EchoStar formed a subsidiary for some of its wireless spectrum licences following a merger with Dish Network, part of a plan to unlock financial and operating flexibility.

Dish Network transferred some of its unencumbered wireless spectrum licences including AWS-4, H-Block, CBRS, C-Band, 12GHz, LMDS, 24GHz, 28GHz, 37GHz, 30GHz and 47GHz, into EchoStar Wireless Holding.

The operator retained licences covering 600MHz, 700MHz, 3.45GHz and AWS-3.

Loans valued at approximately $4.7 billion will now be paid by Dish Network to EchoStar subsidiary EchoStar Intercompany Receivable.

Bloomberg reported Dish Network accumulated around $21 billion of debt, primarily related to its 5G network build.

Analysts have speculated Dish Wireless faces an uphill climb to a sustainable mobile business, due in part to the cost.

EchoStar stated it retained financial and legal advisers to assist in evaluating potential strategic alternatives, which could include selling some of its spectrum.

Hamid Akhavan, president and CEO of EchoStar, stated the asset allocation enables it “to more optimally position the necessary resources for the execution of its strategic goal of becoming the premier provider of terrestrial mobile, satellite connectivity and content services”.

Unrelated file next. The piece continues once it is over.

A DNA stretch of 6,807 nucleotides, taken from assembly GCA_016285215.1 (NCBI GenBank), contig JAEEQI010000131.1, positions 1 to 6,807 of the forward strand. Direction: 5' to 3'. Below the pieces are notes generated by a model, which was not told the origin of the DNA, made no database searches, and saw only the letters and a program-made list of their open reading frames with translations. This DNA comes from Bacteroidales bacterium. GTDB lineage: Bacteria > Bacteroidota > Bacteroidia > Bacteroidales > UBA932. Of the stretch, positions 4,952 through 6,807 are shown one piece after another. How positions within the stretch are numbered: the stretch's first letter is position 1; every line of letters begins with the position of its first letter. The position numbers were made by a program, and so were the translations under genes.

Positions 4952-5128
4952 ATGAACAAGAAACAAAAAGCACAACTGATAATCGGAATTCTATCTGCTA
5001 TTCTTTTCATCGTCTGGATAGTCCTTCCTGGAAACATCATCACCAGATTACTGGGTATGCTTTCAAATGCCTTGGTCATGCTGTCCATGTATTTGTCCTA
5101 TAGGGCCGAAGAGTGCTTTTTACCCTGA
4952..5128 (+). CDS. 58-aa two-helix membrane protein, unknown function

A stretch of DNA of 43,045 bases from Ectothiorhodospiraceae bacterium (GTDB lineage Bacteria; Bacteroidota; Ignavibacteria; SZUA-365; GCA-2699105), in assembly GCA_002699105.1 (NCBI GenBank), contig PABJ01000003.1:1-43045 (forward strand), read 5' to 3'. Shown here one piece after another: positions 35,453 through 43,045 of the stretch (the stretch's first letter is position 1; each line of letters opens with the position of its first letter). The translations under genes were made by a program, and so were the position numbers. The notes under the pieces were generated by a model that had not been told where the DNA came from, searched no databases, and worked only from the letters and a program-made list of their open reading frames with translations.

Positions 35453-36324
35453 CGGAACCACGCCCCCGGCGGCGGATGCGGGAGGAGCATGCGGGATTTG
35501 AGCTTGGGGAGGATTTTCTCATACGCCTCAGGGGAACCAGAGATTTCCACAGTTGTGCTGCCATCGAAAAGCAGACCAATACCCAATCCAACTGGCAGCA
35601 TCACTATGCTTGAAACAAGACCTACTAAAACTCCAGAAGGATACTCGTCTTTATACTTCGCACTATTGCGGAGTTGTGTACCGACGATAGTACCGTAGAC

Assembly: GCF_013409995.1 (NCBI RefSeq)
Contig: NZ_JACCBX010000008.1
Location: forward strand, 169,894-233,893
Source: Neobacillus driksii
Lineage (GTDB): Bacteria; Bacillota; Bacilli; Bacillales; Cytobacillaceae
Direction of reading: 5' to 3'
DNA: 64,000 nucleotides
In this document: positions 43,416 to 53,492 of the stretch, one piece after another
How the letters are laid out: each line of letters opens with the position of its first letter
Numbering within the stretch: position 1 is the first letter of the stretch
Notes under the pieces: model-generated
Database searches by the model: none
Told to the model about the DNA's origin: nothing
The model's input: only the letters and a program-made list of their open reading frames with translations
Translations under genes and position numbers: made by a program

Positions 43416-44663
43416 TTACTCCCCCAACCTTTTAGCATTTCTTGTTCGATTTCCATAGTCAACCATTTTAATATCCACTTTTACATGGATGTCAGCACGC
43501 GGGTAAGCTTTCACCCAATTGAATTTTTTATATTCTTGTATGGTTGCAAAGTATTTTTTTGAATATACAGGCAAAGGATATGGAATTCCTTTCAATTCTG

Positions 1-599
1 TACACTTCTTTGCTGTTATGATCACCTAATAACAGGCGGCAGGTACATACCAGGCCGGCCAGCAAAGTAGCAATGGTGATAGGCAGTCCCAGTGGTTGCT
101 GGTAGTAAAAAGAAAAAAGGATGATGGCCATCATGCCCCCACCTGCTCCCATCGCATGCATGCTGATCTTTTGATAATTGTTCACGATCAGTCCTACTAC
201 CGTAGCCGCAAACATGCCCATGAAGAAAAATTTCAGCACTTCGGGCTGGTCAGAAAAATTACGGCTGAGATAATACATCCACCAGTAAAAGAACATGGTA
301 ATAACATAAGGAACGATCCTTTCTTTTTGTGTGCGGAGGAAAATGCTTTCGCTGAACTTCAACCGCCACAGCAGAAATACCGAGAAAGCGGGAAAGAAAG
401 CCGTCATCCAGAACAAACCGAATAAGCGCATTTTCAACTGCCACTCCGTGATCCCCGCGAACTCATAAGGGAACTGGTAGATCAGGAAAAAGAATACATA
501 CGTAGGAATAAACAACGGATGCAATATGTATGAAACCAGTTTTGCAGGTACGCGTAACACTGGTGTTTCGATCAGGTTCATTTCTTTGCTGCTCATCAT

Recon Analytics founder and analyst Roger Entner told Mobile World Live EchoStar cannot sell some of Dish Network’s spectrum to Verizon, AT&T or T-Mobile US until late 2026, due to a US Department of Justice agreement relating to the operator’s involvement in the acquisition of Sprint by T-Mobile.

“EchoStar needs other people’s money so they have to knock on a lot of doors and potentially sell [spectrum] or get a strategic investor,” Entner said, adding the moves could also include more funds from the debt market.

He described the debt move as “financial engineering”, enabling EchoStar to protect the majority of the company in the event of a default.

In a research note, MoffettNathanson senior MD Craig Moffett stated EchoStar’s moves may be related to a new financing situation “or perhaps a securitisation”, with the “bewilderingly complicated” announcement more about protecting its assets while it seeks additional funding.